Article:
Resource | Research | Assessing/Improving Operations
Feasibility of Assessing Causes of State Variation in Food Stamp Program Administrative Costs

The total cost of State administrative expenses (SAE) in the Food Stamp Program (FSP) was $5.5 billion in FY 2007. (On October 1, 2008, the Food Stamp Program will change its name to the Supplemental Nutrition Assistance Program or SNAP). While the Federal Government pays 100 percent of the cost of food stamp benefits, SAE are shared about 50/50 between the States and the Federal Government. These costs vary substantially between States. While the national average SAE was $469 per case in FY2007, State averages ranged from $169 in South Carolina to $1,169 in California. This study examines the feasibility of assessing causes of variation in SAE by addressing two fundamental sets of questions: Is it possible to measure SAE consistently across States to credibly assess the degree of variation? Are alternative ways to measure SAE needed? If so, what level of effort is needed? Can SAE variation be explained in the absence of a controlled experiment? If yes, what are the alternative approaches? Which are recommended?

Resource | Research | Promoting Healthy Eating
Diet Quality of Americans by Food Stamp Participation Status: Data from the National Health and Nutrition Examination Survey, 1999-2004

Data from the National Health and Nutrition Examination Survey (NHANES 1999-2004) provide a comprehensive picture of the nutrient intakes, diet quality, and food choices of Food Stamp Program (FSP) participants. Data are presented for FSP participants, income-eligible nonparticipants, and higher income non-participants, broken out by age and gender. In general, there are more similarities than differences across the three groups. Where differences occur, they tend to fall along income lines: Food Stamp participants and low income nonparticipants differed more from higher income individuals than each other.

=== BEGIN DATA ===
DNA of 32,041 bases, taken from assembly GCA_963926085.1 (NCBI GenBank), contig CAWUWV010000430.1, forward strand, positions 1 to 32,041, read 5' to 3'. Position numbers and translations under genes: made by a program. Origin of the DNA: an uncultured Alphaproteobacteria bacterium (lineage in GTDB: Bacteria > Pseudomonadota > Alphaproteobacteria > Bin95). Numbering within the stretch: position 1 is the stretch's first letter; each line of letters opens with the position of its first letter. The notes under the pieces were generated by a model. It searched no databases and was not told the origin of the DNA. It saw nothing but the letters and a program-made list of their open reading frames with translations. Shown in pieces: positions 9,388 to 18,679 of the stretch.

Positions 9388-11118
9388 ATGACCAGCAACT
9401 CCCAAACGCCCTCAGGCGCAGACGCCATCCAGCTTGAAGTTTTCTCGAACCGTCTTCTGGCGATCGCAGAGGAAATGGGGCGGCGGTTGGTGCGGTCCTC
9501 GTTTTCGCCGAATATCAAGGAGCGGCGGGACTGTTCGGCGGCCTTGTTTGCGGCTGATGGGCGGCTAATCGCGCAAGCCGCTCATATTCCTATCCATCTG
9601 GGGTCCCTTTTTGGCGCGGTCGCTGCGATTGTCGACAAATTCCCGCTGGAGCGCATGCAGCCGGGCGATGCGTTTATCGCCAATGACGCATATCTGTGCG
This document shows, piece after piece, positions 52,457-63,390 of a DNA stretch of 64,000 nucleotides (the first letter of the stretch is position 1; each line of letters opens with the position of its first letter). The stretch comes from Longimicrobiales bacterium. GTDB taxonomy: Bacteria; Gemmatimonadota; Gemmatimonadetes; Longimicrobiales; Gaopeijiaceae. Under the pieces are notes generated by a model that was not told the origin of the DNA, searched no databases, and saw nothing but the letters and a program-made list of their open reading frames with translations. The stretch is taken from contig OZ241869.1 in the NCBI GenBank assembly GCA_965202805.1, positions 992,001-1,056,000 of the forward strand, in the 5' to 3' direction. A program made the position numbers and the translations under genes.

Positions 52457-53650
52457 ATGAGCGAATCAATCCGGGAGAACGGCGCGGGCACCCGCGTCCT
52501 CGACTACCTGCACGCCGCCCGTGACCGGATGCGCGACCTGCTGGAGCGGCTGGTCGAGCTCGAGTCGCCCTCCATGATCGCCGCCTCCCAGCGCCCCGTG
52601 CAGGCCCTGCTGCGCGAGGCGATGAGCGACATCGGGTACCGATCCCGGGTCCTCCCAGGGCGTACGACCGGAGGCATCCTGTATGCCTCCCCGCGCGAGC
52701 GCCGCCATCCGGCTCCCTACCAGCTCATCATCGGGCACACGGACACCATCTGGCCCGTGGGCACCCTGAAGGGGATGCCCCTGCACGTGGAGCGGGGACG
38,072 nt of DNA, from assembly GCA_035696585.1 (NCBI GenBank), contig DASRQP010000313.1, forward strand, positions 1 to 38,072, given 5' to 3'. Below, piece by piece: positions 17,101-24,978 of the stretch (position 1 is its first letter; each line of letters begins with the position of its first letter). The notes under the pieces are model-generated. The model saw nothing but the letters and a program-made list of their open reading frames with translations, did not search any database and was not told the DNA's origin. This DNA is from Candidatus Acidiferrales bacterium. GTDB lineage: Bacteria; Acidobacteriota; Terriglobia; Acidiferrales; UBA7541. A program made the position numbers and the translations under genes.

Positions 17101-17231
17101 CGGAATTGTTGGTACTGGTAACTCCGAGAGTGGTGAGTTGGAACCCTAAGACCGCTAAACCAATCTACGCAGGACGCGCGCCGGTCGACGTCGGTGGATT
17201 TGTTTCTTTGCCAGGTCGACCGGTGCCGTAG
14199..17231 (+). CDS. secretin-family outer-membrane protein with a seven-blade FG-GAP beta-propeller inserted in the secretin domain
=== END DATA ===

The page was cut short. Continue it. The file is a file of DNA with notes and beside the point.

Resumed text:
Resource | Research | Participation Rates
Trends in Food Stamp Program Participation Rates: 2000 to 2006

The Food Stamp Program (FSP) helps low-income individuals purchase food so that they can obtain a nutritious diet. One important measure of Program performance is the ability to reach its target population, as indicated by the fraction of people eligible for benefits who actually participate. This report is the latest in a series on food stamp participation rates. Estimates are based on the March 2007 Current Population Survey and FSP administrative data for Fiscal Year 2006. The findings represent national participation rates for FY 2006.

Resource | Research | Assessing/Improving Operations
Modernization of the Food Stamp Program in Florida

This study focuses primarily on the changes as they related to the FSP. The study documents the changes made to FSP application and case maintenance procedures, and it assesses the potential impact of these changes on access to the FSP. The study is designed to help FNS as well as states that are considering modernization to learn from Florida’s experiences.